In a culmination of the tough Western sanctions that cut off payment routes to foreign creditors Russia has defaulted on its foreign-currency sovereign debt for the first time in a century, Bloomberg reports.
For months, the country had been finding ways around the sanctions imposed after the Kremlin's invasion of Ukraine. But at the end of Sunday, the grace period for paying $100 million expired.
Thus, the country has defaulted on its foreign currency obligations for the first time since 1918, Bloomberg says.
Back in March, economist Sergei Guriev told The Insider that a default was imminent, but people would not be affected because what was usually associated with the 1998 default, i.e. a huge devaluation, a spike in inflation, the freezing of deposits, and the closure of stock markets - had already happened since the war with Ukraine began.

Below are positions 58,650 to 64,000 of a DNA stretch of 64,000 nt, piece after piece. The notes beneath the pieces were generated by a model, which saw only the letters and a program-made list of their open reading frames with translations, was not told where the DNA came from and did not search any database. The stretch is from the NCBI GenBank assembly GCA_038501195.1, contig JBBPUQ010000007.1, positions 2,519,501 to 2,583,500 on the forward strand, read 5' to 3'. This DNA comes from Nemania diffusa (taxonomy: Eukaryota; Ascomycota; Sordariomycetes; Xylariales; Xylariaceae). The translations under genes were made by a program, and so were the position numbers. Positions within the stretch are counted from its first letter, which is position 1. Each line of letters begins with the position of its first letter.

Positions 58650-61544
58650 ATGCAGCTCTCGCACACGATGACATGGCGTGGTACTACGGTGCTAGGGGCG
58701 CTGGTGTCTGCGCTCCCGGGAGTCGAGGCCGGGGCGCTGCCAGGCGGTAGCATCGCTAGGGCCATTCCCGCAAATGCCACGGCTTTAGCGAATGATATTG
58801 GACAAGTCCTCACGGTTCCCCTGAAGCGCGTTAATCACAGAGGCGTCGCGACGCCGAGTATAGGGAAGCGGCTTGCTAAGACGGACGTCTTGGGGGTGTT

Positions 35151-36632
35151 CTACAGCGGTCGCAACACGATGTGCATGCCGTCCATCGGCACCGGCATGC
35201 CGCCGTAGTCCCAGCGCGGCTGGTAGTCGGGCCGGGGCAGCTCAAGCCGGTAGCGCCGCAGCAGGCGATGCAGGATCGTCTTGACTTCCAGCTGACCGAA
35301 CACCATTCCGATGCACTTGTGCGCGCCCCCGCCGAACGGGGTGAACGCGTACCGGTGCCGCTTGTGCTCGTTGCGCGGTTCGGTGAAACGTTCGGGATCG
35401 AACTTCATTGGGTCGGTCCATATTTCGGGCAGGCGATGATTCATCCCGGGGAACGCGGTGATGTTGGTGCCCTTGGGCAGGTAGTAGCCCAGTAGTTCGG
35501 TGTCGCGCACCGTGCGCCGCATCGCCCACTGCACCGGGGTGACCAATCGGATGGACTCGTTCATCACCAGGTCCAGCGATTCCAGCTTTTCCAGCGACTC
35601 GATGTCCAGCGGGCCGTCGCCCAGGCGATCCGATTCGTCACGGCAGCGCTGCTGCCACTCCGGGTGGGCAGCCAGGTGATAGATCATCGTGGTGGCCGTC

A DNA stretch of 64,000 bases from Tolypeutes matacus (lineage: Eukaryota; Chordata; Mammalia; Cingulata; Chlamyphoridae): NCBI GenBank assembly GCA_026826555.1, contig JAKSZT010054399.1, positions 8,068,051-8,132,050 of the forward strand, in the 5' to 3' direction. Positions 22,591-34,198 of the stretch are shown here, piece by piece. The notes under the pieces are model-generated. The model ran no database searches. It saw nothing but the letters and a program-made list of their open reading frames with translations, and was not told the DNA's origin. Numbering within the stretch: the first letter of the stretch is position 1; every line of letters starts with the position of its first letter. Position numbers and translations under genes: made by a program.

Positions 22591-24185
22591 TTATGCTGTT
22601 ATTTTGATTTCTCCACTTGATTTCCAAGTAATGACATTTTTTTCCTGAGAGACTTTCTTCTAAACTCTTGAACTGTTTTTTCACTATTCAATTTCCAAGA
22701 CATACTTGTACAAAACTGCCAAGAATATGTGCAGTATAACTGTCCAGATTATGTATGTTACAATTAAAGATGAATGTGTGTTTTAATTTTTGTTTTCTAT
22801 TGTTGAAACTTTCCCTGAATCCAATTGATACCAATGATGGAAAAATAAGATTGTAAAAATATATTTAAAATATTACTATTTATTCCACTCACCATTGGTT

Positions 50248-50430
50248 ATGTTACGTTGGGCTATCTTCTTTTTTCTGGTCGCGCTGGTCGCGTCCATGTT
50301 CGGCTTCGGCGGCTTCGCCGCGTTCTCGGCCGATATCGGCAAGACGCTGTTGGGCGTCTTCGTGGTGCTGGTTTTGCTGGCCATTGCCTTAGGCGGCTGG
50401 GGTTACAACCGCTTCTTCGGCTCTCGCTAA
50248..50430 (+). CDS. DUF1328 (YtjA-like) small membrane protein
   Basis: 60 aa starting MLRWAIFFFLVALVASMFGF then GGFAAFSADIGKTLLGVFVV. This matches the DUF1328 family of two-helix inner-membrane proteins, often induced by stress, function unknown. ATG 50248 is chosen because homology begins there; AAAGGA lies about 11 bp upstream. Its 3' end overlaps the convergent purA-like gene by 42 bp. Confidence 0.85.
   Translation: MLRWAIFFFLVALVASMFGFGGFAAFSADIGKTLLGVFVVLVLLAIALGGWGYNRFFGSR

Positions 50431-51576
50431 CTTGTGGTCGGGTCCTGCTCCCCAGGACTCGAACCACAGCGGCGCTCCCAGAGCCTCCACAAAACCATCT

After imposing sanctions against Russia and banning the use of foreign currencies, the Ministry of Finance had problems redeeming government bonds denominated in foreign currencies. For a while, the U.S. Treasury Department allowed Russia to service its foreign debts from reserves, but later banned that payment channel as well. The Russian side announced that in fact the United States was pushing Russia into a technical default, despite the fact that Russia has the means to repay its obligations. As a result, the Russian authorities decided to convert the obligations into rubles.